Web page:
Dr. Chris Kirtley MB ChB, PhD c.kirtley@info.curtin.edu.au
^
Lecturer, Bio-engineering --_ / \
/ \
School of Physiotherapy, Perth #_.---._/
Curtin University of Technology, V
GPO Box U1987,
Perth 6001, Tel +61 9 351 3649
Western Australia. Fax +61 9 351 3636

WWW: http://www.curtin.edu.au/curtin/dept/physio/pt/staff/kirtley/
Clinical Gait Analysis: website with clinical cases, data & FAQ:
http://www.curtin.edu.au/curtin/dept/physio/pt/staff/kirtley/cga
Internet Relay Chat: irc.curtin.edu.au (port 6667) "bio-engineering"
__________________________________________________ __________________

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From:
baruch Goldberg

Visit the site:'
http://www.arielnet.com

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From:
"Jill L. McNitt-Gray"

We look forward to your summary of responses... as ASB Education Chair.. we
have had requests to post such information on the homepage so that this
information can reach biomechanists.. USC just received a 12 million dollar
grant for multimedia research which will involve students in our lab...we
hope to be contributing in this area.

Thanks for initiating this discussion.

Jill


Jill L. McNitt-Gray, Ph.D.
Biomechanics Research Laboratory, Director
3560 Watt Way
Dept. of Exercise Science
University of Southern California
Los Angeles, CA 90089-0652
213-740-2492
FAX 213-740-7909
email: mcnitt@usc.edu

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From:
bmatt@manawatu.gen.nz (Barrie Matthews)

Carol

In reply to your listserv posting, below. I can't help you but I am
conducting preliminary research on the efficacy of CAI in general, and
multimedia in particular, in sport. There is very little, as you say, in
the area of biomechanics but there is very little on any other aspect of
sport, either.

If you could send me anything you have found on CAI or multimedia, or
indicate where I could find some info, I would be grateful. (I have already
conducted searches of CD-ROM databases ERIC, PSYCLit and Sport Discus).

Obtaining copies of journal articles in New Zealand can be time consuming
and expensive (if they have to come from overseas) - do you know if such
info is or will be circulated on the Net?

Thanks in advance

Barrie Matthews (bmatt@manawatu.gen.nz)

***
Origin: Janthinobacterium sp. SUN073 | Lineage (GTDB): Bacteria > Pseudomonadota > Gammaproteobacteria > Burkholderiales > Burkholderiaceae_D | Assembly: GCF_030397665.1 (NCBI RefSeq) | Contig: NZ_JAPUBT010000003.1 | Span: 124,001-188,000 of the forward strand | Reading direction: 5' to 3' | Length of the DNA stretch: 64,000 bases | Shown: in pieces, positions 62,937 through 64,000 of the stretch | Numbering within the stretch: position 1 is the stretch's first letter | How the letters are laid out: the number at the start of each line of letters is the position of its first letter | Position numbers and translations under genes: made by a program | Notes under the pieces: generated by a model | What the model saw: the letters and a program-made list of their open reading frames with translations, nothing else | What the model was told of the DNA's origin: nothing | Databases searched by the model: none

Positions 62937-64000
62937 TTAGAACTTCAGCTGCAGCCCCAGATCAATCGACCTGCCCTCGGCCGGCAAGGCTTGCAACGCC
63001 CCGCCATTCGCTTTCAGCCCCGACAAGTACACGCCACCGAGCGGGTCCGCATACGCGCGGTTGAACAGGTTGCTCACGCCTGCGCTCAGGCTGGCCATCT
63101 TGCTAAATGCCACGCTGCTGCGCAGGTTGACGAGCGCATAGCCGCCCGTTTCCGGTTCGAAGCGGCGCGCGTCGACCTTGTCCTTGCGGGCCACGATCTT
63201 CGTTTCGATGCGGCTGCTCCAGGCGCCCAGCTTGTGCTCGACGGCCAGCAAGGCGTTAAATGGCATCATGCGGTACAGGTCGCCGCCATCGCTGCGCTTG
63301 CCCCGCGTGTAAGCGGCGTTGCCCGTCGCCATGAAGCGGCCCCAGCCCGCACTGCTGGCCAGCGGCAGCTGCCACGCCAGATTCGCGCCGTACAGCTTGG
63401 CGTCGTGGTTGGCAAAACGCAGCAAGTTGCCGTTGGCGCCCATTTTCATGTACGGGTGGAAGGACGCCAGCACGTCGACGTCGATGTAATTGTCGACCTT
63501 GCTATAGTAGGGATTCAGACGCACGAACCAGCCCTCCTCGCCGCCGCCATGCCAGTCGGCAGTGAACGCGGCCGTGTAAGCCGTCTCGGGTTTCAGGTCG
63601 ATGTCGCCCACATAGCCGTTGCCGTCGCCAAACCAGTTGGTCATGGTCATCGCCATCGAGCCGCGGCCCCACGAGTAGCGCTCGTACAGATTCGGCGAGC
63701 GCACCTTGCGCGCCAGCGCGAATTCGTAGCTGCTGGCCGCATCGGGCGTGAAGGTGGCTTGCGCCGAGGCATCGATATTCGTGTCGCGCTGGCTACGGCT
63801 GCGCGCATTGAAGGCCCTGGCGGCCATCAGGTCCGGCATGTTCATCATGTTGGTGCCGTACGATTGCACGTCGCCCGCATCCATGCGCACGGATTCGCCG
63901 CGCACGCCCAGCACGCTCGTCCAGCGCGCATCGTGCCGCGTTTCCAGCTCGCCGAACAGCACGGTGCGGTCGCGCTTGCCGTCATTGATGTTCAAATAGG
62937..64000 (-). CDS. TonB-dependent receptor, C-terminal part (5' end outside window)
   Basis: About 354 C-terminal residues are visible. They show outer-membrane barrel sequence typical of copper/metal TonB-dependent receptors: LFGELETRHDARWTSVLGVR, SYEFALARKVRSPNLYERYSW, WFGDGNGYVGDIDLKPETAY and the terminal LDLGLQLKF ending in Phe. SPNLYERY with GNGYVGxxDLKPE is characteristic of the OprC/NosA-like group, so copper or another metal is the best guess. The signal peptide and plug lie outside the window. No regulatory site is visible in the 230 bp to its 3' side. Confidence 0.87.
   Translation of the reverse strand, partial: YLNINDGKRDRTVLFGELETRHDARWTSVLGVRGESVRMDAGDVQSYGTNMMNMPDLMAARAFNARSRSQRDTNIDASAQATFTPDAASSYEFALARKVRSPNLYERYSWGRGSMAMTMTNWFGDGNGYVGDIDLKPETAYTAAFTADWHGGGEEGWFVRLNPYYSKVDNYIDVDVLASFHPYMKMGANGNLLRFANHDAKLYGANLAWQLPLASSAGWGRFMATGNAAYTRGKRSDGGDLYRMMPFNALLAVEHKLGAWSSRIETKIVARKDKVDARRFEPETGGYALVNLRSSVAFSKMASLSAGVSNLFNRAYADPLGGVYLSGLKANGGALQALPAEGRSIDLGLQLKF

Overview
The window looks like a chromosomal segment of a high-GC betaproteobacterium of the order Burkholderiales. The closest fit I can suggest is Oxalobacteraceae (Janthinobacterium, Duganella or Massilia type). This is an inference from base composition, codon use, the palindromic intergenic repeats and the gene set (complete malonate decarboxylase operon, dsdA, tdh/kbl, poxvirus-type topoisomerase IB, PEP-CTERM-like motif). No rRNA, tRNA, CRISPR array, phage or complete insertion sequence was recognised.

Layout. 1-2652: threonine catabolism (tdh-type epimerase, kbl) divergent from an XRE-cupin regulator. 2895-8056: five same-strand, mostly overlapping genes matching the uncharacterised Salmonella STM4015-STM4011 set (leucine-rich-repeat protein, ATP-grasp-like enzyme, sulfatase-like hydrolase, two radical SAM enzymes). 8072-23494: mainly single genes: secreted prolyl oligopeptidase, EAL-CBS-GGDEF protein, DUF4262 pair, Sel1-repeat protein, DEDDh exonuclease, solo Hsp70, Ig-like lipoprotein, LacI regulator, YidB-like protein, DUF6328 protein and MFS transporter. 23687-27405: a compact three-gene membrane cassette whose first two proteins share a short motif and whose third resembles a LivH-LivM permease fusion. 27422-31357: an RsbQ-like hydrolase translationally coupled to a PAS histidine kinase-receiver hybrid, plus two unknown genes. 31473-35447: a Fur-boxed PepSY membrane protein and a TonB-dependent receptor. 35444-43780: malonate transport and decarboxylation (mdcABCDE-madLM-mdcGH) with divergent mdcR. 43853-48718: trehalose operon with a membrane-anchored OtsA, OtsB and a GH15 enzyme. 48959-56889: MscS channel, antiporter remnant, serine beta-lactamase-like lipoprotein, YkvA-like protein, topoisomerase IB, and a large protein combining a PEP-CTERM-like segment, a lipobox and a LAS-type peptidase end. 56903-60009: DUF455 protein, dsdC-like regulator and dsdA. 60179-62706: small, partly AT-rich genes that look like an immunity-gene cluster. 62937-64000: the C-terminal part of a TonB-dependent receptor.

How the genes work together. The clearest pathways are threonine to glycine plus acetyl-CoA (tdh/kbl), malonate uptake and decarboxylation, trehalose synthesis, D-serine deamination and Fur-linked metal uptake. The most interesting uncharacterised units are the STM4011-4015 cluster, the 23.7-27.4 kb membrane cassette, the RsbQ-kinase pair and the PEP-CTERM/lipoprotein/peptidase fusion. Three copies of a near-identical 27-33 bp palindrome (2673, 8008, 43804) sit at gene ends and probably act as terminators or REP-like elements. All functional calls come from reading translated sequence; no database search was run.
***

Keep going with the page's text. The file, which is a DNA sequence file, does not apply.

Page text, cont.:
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From:
adh95

Dear Professor Widule and Mr Moon

Although I cannot be of immediate help, I am hoping to start research for a PhD,
finance forthcoming, within the next 3 months (I am currently engaged on
research for a MPhil).

The topic of multimedia, hypermedia, the internet and biomechanical is one of my
interests, so hopefully I can contact you in the future.

Regards,

Anne

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| Anni Harris. Dept. of Computer Science, UWA, Dyfed, SY23 3DB |
| Email: adh95@aber.ac.uk WWW: http://www.aber.ac.uk/~adh95 |
| Phone: +44 1970 622403 FAX: +44 1970 622455 |
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From:
"Joseph E. Hale"


Please post a summary of your responses to the list! I believe this is a
topic of interest to many people in this field, myself included.
Unfortunately, I don't have much to contribute in terms of references to
published research. Good luck!

Joe Hale


Joseph E. Hale, Ph.D.
Orthopaedic Biomechanics Lab., Box 374 TEL: 804-924-5989
University of Virginia FAX: 804-924-1691
Charlottesville, VA 22908 USA email: jhale@virginia.edu

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>From Steve
McCaw

Hi Carol: I hope you plan to share your results with the community next year
at the Teaching Biomechanics and Kinesiology conference to be held at Texas
Women's University.

I am just now making a WWW site. I have been impressed with the materials
available (especially the Australian conference last January (I think) that
had the proceedings (with graphs and tables) on their web site within 3
days! I shared that with my class.

We are also constructing a multimedia teaching tool based on ADAM software.
I am incorporating biomechanics of low back pain with others' work on
physiological aspects. We are working off the cuff, with some advice from
multimedia people in Applied Computer Science. If it works, I plan to put it
into the Teaching conference next year.

If you get some worthwhile advice, I would appreciate you forwarding it to
me. Thanks.

Regards, Steve

Steven T. McCaw, Ph.D
Associate Professor, Biomechanics
Dept of HPER
5120 Illinois State University
Normal, IL 61790-5120
phone: 309-438-3804
fax: 309-438-5559
home: 309-452-9411

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From:
Denise Smith
Reply-To:
denise.smith@utoronto.ca


Dr. Widule,
While I cannot provide any answers, I am certainly
interested in your questions. I am currently looking at
alternative methods to deliver our biomechanics content
in our undergraduate physical therapy curriculum. I
would be greatly interested in receiving a summary of
the replies that you receive at your convenience.
Many thanks,

Denise Smith
Department of Physical Therapy
University of Toronto, Toronto, Ontario, Canada
E-mail: denise.smith@utoronto.ca
Fax: 416 978 4363
Phone: 416 978 2180

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From:
davis@bme.ri.ccf.org


Hi Carol

I have been involved with the creation of a biomechanics learning
"module" that uses multimedia technology. The software package that
we use is called "Icon Author". It runs on both PC and Unix platforms
and allows you to insert video clips, audio, sequential images that can
be animated etc etc. We have included FEM models showing tissue
deformation (dynamically), plantar pressures (also dynamic), animated
gait sequences for normal and pathological gait as well as some basic
info regarding GRF patterns, anatomy and medical images.

I am also aware of a multimedia CD package by McNeil Alexander that
deals with animal and human locomotion.